The Supreme Court on Sunday affirmed the Civil Court’s 2014 decision, rejecting the claims of Abdulla Farooq Hassan and Ibrahim Rasheed Moosa to shares in ‘Haveeru’ News and its publishing arm, Loamaafaanu Print. This decision effectively overturned a previous High Court ruling that had challenged the lower court’s judgment.

The legal battle traces back to a dispute over the ownership of ‘Haveeru’, the nation’s longest-running newspaper, and related business entities. Farooq and Moosa had contended that an agreement made on 31 March 1983, involving them, ‘Haveeru’ Chairman Dr Mohamed Zahir Hussain, and Mohamed Naeem, established ‘Haveeru News Agency’ as a joint venture with equal shares. They argued that this agreement entitled them to a share of the company’s profits.

However, the Civil Court, in 2014, ruled in favour of Dr Zahir, asserting that the agreement presented by Farooq and Moosa was legally non-binding and that evidence demonstrated Dr Zahir’s sole investment and ownership of ‘Haveeru’ and Loamaafaanu Print. The court highlighted that all financial liabilities for the operation of these entities were undertaken by Dr Zahir alone, with no financial contribution or involvement from Farooq or Moosa.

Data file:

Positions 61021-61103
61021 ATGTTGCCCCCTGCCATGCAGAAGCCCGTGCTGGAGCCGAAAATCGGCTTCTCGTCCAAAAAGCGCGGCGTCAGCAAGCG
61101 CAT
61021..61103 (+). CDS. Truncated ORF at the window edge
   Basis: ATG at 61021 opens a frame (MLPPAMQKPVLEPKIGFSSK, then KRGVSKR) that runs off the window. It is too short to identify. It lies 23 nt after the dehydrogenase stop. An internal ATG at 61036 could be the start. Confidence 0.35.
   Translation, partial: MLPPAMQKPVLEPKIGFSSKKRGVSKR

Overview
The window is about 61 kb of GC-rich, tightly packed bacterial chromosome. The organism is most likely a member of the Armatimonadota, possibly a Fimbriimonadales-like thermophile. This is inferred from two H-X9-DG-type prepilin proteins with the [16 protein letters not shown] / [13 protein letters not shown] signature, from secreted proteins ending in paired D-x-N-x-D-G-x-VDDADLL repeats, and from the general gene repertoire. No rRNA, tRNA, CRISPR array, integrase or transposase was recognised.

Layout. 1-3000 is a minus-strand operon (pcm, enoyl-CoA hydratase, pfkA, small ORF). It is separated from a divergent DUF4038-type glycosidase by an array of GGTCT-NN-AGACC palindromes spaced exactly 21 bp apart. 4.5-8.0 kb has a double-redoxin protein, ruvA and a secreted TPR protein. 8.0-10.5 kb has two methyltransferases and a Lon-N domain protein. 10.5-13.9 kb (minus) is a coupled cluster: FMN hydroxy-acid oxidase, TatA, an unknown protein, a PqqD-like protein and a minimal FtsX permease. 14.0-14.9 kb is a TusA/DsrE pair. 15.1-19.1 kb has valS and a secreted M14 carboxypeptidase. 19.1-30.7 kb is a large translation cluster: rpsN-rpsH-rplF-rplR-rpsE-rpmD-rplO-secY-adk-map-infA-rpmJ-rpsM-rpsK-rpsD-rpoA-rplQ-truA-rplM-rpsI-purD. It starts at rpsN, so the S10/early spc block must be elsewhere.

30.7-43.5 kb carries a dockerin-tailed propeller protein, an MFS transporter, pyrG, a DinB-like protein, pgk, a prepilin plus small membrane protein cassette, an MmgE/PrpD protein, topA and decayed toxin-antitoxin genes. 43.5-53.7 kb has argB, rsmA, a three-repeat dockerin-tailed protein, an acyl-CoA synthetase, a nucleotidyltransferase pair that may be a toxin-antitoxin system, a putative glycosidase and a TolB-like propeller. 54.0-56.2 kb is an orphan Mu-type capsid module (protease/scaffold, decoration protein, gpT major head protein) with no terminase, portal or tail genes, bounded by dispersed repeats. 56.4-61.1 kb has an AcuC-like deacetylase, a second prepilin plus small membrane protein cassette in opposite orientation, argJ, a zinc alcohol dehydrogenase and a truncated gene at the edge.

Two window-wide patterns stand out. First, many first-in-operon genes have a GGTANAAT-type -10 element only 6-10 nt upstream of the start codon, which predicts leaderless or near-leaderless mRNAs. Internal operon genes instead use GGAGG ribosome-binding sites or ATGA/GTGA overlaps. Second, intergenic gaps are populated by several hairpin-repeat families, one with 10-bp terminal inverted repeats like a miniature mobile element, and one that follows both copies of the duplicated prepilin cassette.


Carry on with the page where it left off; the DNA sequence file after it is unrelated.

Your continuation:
The Supreme Court’s review was prompted by an appeal in 2021, after the High Court’s 2019 decision to revoke the Civil Court’s ruling. The apex court’s deliberations included an interim order to halt actions based on the High Court’s decision, leading to today’s conclusive judgment that supports Dr Zahir’s sole ownership.

The Supreme Court criticized the High Court for neglecting to consider the actual ownership of ‘Haveeru News Agency’s assets. It further clarified that Rasheed Moosa’s managerial role at ‘Haveeru’ did not equate to ownership rights. The court emphasized that the legal formation of an entity is contingent upon fulfilling specific legal procedures, which were not met in the establishment of ‘Haveeru News Agency’ under the disputed agreement.

This ruling underscores the importance of legal formalities in business agreements and the protection of established ownership rights. It also marks the end of a prolonged legal dispute over the ownership of a pivotal media institution in Maldives.

‘Haveeru’, which commenced publication on 1 January 1979, had become a staple in Maldivian journalism, offering extensive news coverage through both its print and online platforms. The newspaper’s operations were suspended on 31 March 2017, following an interim order amidst the ongoing legal battle, concluding 37 years of continuous service to the Maldivian public.